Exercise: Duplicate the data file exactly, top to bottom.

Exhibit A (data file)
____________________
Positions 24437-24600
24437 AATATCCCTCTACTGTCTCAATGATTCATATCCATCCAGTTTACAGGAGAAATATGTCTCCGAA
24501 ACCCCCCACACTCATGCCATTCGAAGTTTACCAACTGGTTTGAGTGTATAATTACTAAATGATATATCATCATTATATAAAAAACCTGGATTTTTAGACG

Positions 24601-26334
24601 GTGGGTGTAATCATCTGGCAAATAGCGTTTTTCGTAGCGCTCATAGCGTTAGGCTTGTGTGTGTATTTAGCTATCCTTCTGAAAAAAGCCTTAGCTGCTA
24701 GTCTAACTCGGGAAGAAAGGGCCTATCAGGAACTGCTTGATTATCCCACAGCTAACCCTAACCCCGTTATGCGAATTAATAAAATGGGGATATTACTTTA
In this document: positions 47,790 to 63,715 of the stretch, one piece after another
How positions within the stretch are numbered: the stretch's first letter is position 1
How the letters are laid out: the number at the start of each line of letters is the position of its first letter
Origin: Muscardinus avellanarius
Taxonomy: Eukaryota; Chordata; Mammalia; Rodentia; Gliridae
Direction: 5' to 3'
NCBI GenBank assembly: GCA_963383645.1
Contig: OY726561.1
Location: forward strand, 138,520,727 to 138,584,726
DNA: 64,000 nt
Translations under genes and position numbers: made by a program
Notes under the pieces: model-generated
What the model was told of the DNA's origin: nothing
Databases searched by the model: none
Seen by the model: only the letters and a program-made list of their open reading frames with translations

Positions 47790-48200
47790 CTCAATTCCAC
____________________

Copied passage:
Positions 24437-24600
24437 AATATCCCTCTACTGTCTCAATGATTCATATCCATCCAGTTTACAGGAGAAATATGTCTCCGAA
24501 ACCCCCCACACTCATGCCATTCGAAGTTTACCAACTGGTTTGAGTGTATAATTACTAAATGATATATCATCATTATATAAAAAACCTGGATTTTTAGACG

Positions 24601-26334
24601 GTGGGTGTAATCATCTGGCAAATAGCGTTTTTCGTAGCGCTCATAGCGTTAGGCTTGTGTGTGTATTTAGCTATCCTTCTGAAAAAAGCCTTAGCTGCTA
24701 GTCTAACTCGGGAAGAAAGGGCCTATCAGGAACTGCTTGATTATCCCACAGCTAACCCTAACCCCGTTATGCGAATTAATAAAATGGGGATATTACTTTA
In this document: positions 47,790 to 63,715 of the stretch, one piece after another
How positions within the stretch are numbered: the stretch's first letter is position 1
How the letters are laid out: the number at the start of each line of letters is the position of its first letter
Origin: Muscardinus avellanarius
Taxonomy: Eukaryota; Chordata; Mammalia; Rodentia; Gliridae
Direction: 5' to 3'
NCBI GenBank assembly: GCA_963383645.1
Contig: OY726561.1
Location: forward strand, 138,520,727 to 138,584,726
DNA: 64,000 nt
Translations under genes and position numbers: made by a program
Notes under the pieces: model-generated
What the model was told of the DNA's origin: nothing
Databases searched by the model: none
Seen by the model: only the letters and a program-made list of their open reading frames with translations

Positions 47790-48200
47790 CTCAATTCCAC